Another Bait and Switch: Congress Defeats E-Mail Privacy Legislation…Again

This is how the corporate state rolls.  They remove all the important stuff at the last minute, you know, like provisions that might actually protect constitutional rights.  This is exactly what they just did with the NDAA, which I outlined in my post The Section Preventing Indefinite Detention of Americans without Trial Removed from Final NDAA Bill.  Now we find out from Wired that:

The Senate late Thursday forwarded legislation to President Barack Obama granting the public the right to automatically display on their Facebook feeds what they’re watching on Netflix. While lawmakers were caving to special interests, however, they cut from the legislative package language requiring the authorities to get a warrant to read your e-mail or other data stored in the cloud.

But another part of the same Senate package — sweeping digital privacy protections requiring the government, for the first time, to get a probable-cause warrant to obtain e-mail and other content stored in the cloud — was removed at the last minute.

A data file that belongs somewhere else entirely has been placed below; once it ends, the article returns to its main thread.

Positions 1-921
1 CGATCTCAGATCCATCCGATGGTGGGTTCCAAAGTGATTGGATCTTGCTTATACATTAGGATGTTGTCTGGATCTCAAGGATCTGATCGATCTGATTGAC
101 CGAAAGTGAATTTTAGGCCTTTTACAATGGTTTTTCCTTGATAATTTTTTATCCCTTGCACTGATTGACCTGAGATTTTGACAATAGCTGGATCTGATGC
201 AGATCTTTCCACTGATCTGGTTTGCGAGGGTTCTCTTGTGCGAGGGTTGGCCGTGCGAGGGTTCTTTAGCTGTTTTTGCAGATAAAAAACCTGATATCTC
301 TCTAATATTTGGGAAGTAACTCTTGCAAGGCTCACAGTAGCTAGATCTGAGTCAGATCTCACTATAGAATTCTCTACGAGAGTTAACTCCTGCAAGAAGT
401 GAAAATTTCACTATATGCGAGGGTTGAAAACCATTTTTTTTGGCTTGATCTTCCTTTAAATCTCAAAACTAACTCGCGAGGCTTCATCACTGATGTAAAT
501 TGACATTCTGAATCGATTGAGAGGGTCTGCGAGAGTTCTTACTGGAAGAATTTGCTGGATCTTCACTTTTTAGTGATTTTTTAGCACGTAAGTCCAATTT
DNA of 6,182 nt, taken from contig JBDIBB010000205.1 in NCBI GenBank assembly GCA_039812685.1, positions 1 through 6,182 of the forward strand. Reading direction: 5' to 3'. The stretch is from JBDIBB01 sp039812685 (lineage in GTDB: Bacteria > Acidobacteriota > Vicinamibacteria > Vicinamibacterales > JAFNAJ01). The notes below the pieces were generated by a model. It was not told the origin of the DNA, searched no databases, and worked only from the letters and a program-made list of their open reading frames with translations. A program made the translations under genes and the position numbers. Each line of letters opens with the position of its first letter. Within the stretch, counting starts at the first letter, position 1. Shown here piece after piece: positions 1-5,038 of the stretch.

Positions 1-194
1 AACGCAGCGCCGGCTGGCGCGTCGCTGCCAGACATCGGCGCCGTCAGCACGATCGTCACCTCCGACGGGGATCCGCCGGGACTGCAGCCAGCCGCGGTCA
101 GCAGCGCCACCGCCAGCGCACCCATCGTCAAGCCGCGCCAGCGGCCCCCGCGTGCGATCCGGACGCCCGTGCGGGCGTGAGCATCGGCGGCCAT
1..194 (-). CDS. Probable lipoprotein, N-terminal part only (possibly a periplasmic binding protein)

Currently, the government can obtain e-mail or other cloud documents without a warrant as long as the content has been stored on a third-party server for 180 days or more. The authorities only need to demonstrate, often via an administrative subpoena, that it has “reasonable grounds to believe” the information would be useful in an investigation.

Leahy has repeatedly sought to amend the Electronic Communications Privacy Act, but he finds little support for it among fellow lawmakers or with the President Barack Obama administration.

Repeat after me: Your Government Loves You.  Now go back to sleep.

Full Wired article here.

In Liberty,
Mike